Subject: I have found a CD that I think you would enjoy
Genres: Country, Folk, World Music, Pop, Rock
Listen to Samples
Very adventurous newgrass
Nobody important | 07/05/2009
(4 out of 5 stars)
"Tony Furtado has gotten attention in the last couple of years from the jam band community for his eclectic folk-rock sound, drawing on blues, bluegrass and to a lesser extent, Celtic music. However, before dedicating himself to slide guitar and delving into that world, he was a bluegrass banjo prodigy. His first album, Swamped, was a fine album that showcased his extraordinary banjo skills in a progressive bluegrass setting. While that album had progressive leanings, though, it still fit very clearly within the bluegrass tradition. On his second album, the bluegrass roots still show, but Furtado steps further out into other genres. There is some Strength In Numbers-type instrumental work, a Brazilian-tinged piece, Celtic music, an Alison Krauss-sung ballad, and a few other styles. This album also marks the first appearance of two pieces that remain Furtado standards-- Waiting for Giteau, and St. John's Fire, which both also lend themselves to the type of jam-friendly folk rock he plays today. The guest list here is outstanding, and the names will be familiar to any fan of modern bluegrass: Jerry Douglas, Stuart Duncan, David Grier, Mark Schatz, Adam Steffey, Krauss (obviously), Joe Craven, Rob Ickes, Mike Marshall, Todd Phillips, Scott Nygaard, and more. That guest list should really tell you everything you need to know, and the album has the feel of a 1990's progressive bluegrass album on Rounder, which is exactly what this is. This album is the start of Tony Furtado exploring the edges of bluegrass before leaving the genre altogether. It is a fine album that shows the beginning of a transition and the development of an interesting musician."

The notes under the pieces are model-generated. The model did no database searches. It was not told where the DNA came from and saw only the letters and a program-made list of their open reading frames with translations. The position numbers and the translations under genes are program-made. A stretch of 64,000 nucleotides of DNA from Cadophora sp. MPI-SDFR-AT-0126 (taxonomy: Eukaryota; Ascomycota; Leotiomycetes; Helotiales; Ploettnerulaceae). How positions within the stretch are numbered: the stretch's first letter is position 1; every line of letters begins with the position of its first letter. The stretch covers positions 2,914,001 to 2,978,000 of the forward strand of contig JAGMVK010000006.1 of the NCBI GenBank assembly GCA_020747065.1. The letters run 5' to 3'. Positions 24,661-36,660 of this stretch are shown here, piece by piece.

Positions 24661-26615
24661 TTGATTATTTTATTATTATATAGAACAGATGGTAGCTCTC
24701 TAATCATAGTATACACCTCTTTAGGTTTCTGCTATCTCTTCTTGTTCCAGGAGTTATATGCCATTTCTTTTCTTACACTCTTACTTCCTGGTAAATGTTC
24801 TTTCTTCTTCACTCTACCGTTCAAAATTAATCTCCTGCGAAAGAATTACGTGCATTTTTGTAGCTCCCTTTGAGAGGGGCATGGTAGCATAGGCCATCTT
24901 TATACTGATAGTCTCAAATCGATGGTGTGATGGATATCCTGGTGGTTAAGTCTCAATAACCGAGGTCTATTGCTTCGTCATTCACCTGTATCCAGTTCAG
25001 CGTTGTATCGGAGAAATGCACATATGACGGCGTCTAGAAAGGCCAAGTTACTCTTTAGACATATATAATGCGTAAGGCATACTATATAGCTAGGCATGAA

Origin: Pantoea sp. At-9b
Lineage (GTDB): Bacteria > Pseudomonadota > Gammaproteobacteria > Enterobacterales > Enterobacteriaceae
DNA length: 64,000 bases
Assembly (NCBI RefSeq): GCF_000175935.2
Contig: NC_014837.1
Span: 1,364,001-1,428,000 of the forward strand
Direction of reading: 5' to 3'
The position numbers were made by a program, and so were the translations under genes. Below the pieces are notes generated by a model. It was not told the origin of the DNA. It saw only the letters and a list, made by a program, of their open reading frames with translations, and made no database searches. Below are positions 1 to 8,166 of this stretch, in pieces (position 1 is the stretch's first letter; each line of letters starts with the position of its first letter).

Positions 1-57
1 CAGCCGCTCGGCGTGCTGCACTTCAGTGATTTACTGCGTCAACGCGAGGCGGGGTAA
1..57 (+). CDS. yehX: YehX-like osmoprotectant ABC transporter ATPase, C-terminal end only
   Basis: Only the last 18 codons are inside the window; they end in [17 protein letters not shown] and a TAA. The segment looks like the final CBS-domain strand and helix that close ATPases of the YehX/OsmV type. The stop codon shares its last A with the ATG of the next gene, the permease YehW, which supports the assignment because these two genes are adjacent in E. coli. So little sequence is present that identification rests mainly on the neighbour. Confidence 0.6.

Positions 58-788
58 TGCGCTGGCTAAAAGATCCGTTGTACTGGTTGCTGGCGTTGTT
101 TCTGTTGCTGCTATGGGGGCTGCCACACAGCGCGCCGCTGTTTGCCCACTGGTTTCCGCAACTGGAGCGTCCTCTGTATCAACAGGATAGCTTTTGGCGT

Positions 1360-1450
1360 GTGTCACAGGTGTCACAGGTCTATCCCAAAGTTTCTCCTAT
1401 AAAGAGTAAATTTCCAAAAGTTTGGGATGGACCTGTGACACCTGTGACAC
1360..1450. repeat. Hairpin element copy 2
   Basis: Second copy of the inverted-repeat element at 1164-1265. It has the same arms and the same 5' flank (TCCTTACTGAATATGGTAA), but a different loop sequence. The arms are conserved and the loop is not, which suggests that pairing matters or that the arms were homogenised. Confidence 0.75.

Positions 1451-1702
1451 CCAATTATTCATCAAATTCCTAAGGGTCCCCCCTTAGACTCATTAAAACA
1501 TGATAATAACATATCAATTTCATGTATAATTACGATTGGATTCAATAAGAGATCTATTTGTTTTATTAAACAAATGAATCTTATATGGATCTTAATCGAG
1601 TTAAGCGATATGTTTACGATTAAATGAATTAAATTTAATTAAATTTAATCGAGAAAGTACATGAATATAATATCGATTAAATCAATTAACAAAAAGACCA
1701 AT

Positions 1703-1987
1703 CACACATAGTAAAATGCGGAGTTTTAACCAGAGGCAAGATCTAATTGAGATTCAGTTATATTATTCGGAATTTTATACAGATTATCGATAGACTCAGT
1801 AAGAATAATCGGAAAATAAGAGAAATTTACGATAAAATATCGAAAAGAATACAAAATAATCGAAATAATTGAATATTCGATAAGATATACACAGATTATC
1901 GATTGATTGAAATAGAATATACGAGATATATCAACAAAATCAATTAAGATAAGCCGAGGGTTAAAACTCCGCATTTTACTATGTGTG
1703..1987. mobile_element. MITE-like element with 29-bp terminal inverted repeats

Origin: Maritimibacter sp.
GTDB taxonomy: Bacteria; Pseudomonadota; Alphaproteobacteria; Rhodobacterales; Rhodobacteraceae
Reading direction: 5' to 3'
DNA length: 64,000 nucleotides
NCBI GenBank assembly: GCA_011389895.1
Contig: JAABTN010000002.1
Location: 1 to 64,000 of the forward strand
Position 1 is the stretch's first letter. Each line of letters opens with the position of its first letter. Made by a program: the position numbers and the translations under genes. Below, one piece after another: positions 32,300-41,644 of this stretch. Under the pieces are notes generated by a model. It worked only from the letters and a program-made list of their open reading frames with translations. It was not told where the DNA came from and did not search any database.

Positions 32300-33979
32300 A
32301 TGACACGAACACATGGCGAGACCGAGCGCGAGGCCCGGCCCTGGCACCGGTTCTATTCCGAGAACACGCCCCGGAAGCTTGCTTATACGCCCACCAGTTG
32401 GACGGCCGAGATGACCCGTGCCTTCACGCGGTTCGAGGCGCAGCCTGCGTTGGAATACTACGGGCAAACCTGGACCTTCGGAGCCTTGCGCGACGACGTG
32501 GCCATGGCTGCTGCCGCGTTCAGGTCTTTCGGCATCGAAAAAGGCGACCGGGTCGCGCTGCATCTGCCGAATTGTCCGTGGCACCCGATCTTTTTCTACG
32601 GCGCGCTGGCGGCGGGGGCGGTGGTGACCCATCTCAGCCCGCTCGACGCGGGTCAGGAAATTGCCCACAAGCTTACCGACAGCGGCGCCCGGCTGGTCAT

Margaret Misegades | Pleasanton, CA USA | 09/23/2005
(4 out of 5 stars)
"Not quite as good as his "Live Gypsy" album, but I can't seem to get it out of my car player. Amazing versatility."